DART’s planned D2 subway line will have a stop nearby, which the developers are including in their plans. Too, the planned Hi Line Connector will connect the Katy Trail to the Design District, making the bike lanes along Houston Street an important bridge. The plans include sidewalks with widths of between 8 and 12 feet. Further, Houston Street also leads into the West End and farther south to the old Dallas Morning News headquarters, which is slated for its own mixed-use overhaul.

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Urbanism

If Dallas Wants To Get Back to Basics, Let’s Start With Fixing Our Sidewalks

| 3 months ago

When Dallas’ newest City Council members were sworn in Monday, Mayor Eric Johnson gave a speech about getting back to the basics of city governance: things like building permits, trash pickup, public safety, economic development. On Wednesday, City Council member Cara Mendelsohn recalled that commitment as the new council was briefed on a plan to improve Dallas’ old and busted sidewalk system. Fundamentally, the city has an obligation to make sure people can move about safely. A sidewalk is about as basic as it gets.

As most people who have done any serious walking in Dallas can attest, the city doesn’t always get the basics right. We’ve written before about the city’s estimate that Dallas is missing roughly 2,000 miles of sidewalk. If you’re lucky enough to have a sidewalk, odds are good it’s uncomfortably narrow, or pitted and cracked, or for some reason studded with straight-down-the-center decorative light poles that force you to run an obstacle course every time you go for a stroll. Now imagine getting around on that kind of sidewalk if you’re in a wheelchair, or pushing a stroller.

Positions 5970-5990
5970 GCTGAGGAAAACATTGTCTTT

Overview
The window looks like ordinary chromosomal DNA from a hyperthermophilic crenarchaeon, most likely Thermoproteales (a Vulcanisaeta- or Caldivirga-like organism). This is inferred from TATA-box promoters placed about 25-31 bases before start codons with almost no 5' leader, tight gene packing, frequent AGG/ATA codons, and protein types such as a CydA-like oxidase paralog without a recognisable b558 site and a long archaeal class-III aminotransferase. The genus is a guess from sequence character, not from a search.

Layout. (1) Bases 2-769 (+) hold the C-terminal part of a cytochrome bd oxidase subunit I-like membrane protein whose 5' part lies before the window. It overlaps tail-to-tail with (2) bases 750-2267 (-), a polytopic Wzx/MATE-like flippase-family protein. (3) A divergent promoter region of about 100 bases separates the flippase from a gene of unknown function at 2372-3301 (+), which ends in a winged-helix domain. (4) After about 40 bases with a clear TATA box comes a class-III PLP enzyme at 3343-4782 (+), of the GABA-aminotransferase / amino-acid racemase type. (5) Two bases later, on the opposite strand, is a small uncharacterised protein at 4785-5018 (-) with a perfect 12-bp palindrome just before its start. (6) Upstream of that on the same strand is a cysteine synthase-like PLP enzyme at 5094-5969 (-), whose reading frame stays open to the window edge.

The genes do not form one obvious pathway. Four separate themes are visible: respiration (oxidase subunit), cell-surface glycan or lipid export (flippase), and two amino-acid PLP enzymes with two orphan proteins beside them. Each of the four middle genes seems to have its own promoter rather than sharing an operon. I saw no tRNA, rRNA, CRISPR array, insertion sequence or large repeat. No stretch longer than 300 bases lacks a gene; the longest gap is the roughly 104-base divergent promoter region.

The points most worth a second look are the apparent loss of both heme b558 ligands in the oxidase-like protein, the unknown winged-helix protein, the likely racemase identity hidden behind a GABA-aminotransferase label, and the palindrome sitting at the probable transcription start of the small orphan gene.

Robert Perez, director of the city’s public works department, told council members that it would take a little under $2 billion to totally fix this: $1 billion to fill in the 2,000 miles of missing sidewalk, and about $976 million to fund 40 years of maintenance on the sidewalk we already have. This year, the city put about $10 million toward sidewalks. Perez says his department will ask for about $8 million a year for sidewalks to come from the city budget, with plans to get another $12 million a year from a bond package that should come up a few years down the road.

That’s $20 million a year for sidewalks. Meaning it would take about 100 years to “fix” Dallas’ sidewalk system. If they’re not riding around in flying electric cars—or hiding out from cannibals in a post-apocalyptic wasteland—your great-grandchildren will be able to follow the sidewalk all over Dallas.

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Dallas History

What We Really Lose When Highways Destroy Historic Neighborhoods

| 3 months ago

Last week, developer and incremental growth enthusiast Nathaniel Barrett posted a couple old newspaper clippings to Twitter. They are both reports on Deep Ellum, one from 1966 and another from 1971, and they are about the same thing: the death of the neighborhood.